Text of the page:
At the same time, after Jesus resurrection, we know of his ascension, to sit at the right hand of God the Father, and in the words of the creed, he will return “to judge the living and the dead, and his kingdom will have no end.” (BAS Pg. 188)
We know that the Holy Spirit came into the world at Pentecost and gave, and continues to give people gifts of the Spirit, each according to our own ability (hmm, that sounds like a bit of today’s gospel, huh?)
Today’s gospel tells us “to one he gave five talents, to another he gave two, to another one, each according to his ability. Then he went away.” (Mt 25:15)
So, this also resonates with us because Jesus is speaking before the passion, crucifixion, resurrection, and ascension, and yet here we’re on the other side of that earth-shattering, faith forming event, and so we’re aware that Jesus is, on some level referring to himself, as well as the role of the Holy Spirit in our lives after Pentecost. Although it’s not apparent to his current audience.
The other thing is that perhaps we have difficulty resonating with the idea of “talents” as a form of currency, but rather as our own gifts and abilities in our own lives.
Or perhaps we don’t acknowledge that our gifts and talents are a gift from God.
Rather we look to the skills and the abilities that we, each one of us, brings to the table. And we see that we are each ‘gifted’ “according to [our] abilities.” But does this mean that we’re not able to learn new skills and talents? Does this mean that our talents don’t grow and stretch? I think the gospel would wildly disagree with that idea, as does our own life experiences. (Mt 25:15b)
I’ve said in the past that I’m not a great public speaker, and I’m quite uncomfortable with the idea of public speaking, and yet, that, through the art of preaching, has been a huge growth factor for me, a place where my talent in that regard has grown, through the nurturing of various instructors, the practice of doing it, and the fact that people don’t necessarily throw vegetables when I deliver a stinker of a sermon.
Instead, today, the gospel tells us that the one who received five gave back ten, when the householder returned, and the one who received two gave back four.
In both of these examples, the recipient went out into the world and put their talents to work, and those talents, in response, grew.
Jesus gives us a financial model but think of the friendships that are built, the goodwill that flows because we, also, take our talents into the world, and encourage them to be put to work, to get our hands dirty, and to frow in knowledge of ourselves and what we’re able to accomplish.
So, the person with five talents grew them to ten. The person with two grew to four. In both cases these people were bold with their desire to stretch their talents and to increase their abilities.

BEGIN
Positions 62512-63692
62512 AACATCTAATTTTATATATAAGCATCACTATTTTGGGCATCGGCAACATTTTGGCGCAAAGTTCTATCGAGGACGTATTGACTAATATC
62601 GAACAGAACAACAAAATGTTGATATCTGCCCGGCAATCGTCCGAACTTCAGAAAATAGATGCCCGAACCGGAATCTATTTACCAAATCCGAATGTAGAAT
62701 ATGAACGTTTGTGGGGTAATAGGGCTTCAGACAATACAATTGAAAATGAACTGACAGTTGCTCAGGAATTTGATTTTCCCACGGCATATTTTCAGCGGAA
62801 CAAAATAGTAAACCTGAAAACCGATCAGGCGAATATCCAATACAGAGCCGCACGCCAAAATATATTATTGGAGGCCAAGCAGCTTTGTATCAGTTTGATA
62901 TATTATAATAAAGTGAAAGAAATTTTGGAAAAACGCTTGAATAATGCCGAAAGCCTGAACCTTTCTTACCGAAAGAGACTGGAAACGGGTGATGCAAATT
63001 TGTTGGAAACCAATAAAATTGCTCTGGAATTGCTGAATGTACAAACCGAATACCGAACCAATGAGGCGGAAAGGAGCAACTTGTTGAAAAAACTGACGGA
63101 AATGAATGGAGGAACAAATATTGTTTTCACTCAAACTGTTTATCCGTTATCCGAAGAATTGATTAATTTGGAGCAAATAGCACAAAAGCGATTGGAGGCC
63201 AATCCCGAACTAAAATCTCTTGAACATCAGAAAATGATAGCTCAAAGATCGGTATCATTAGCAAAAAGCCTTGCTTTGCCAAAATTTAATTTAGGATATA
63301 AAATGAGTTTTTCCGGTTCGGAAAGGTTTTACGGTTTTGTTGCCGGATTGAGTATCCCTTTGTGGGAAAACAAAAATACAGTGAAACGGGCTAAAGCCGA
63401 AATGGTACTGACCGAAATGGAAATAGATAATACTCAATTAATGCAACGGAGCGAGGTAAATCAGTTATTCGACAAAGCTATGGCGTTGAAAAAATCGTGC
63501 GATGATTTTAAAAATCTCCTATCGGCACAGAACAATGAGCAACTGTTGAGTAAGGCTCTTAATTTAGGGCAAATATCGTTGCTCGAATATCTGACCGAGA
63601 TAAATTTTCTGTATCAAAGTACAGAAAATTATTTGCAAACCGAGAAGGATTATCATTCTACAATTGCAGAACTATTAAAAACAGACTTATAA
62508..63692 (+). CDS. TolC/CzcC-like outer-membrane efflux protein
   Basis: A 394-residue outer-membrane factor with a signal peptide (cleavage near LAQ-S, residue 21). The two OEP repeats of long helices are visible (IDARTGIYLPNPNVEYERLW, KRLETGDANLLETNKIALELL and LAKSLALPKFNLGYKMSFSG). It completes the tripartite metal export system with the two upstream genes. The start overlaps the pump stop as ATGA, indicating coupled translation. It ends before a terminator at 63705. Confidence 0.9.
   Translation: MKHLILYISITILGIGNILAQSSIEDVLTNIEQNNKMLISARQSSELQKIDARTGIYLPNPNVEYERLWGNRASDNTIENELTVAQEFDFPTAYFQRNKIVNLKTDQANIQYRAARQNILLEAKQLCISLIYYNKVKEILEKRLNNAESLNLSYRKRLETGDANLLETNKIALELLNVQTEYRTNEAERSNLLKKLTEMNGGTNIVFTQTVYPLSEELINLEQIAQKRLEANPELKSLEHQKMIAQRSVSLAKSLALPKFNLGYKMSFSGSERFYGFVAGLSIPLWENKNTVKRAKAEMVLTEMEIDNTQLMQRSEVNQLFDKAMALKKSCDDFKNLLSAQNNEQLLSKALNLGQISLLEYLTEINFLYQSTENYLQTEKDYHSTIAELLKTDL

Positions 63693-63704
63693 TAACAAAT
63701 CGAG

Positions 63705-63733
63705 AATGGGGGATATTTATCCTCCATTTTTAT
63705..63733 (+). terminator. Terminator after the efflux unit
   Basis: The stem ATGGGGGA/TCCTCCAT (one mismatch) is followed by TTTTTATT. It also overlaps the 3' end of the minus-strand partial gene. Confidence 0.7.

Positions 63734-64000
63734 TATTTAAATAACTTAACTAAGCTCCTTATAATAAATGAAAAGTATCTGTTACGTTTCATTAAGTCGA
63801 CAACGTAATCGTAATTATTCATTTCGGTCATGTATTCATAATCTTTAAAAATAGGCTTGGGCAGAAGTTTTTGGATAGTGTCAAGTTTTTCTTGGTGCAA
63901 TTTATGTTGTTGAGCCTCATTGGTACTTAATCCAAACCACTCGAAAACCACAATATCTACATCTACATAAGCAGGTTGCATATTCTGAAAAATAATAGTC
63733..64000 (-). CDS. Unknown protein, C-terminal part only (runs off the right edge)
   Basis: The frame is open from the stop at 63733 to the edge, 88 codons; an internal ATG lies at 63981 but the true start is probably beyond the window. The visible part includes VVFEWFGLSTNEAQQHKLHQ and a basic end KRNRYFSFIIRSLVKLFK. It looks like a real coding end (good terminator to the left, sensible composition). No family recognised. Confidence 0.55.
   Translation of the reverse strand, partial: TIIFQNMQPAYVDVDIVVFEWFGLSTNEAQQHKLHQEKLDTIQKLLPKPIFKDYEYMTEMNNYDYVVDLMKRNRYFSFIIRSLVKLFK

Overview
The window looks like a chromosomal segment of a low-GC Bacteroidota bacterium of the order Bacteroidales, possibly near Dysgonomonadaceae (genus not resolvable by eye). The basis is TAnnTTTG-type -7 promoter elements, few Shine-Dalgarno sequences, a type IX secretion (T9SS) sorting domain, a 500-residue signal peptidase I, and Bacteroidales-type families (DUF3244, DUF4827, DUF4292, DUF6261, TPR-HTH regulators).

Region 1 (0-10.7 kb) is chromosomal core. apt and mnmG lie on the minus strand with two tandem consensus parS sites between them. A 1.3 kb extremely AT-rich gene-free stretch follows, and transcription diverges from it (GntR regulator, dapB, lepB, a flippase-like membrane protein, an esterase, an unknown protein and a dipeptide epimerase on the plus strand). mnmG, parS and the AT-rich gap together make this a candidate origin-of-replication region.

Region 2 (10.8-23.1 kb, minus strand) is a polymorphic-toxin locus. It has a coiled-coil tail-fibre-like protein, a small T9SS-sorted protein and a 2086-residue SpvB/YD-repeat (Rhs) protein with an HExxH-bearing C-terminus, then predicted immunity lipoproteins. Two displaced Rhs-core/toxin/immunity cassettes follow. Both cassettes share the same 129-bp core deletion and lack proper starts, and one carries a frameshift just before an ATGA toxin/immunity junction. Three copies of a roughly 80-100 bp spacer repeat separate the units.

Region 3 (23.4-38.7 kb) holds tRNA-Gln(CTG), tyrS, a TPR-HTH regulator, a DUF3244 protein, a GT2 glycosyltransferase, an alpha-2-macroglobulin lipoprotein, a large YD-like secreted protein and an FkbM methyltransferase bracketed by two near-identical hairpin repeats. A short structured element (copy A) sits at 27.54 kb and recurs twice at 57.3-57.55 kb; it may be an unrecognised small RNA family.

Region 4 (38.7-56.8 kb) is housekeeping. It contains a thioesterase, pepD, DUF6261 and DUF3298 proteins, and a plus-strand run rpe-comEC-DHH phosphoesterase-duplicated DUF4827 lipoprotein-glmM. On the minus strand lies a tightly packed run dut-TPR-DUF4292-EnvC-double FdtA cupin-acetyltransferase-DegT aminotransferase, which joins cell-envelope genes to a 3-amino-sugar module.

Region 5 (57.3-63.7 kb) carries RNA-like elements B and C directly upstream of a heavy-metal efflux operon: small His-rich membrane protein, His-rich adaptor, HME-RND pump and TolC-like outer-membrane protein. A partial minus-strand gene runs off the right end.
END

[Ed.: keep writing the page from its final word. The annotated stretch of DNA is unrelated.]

It’s only the one who lived in fear, fear of reprisal, fear of failure, fear of disappointment who took his single talent and hid it, buried it deep and did absolutely nothing with it during the time the householder was away.
Out of fear, this person hid from the world and absolutely refused to grow, in any way whatsoever.
As much as this individual is our harsh example of what happens when we fail to put our varied skills and talents and abilities to work in the world, in some ways, the most obvious result of this level of fear and disconnect with the world around us is that the world will not know us, nor will the world come to know God through us, or because of our actions.
So, here we are, today.
We live in a world where we know that we are loved and beloved by God, by Jesus, and sustained through the actions of the Holy Spirit in and for each of our lives.
In this world we are each individually gifted with talents and abilities that some may in part share but no one out there has all of our particular talents and skills and gifts in exactly the same way. Each one of us are gifted according to our ability.
Yet, each one of us has grown, and continues to grow in those talents, gifts, and abilities to fulfill the need we find, in the world around us. And these days, as was mentioned at the book study, such needs and abilities are expected to be adjusted daily because of the pandemic in which we find ourselves.
This doesn’t mean our talents are lessened, and in many ways they’re seen to be in greater need because of the restrictions and the guidelines and the efforts to keep the numbers of cases as low as possible, so that he hospitals and medical fields are able to deal with the positive cases with which they are presented.
And when we look at the gospel for today, we can take heart that when we take our talents into the world, God walks with us, the Holy Spirit guides us and we grow those talents by sharing them, giving them, using them in the world that needs the love of God even more today than perhaps it did last week, or last month.
For all we know there is more ahead than is behind, and we each have talents to spare, because we are each gifted according to our ability. Thanks be to God.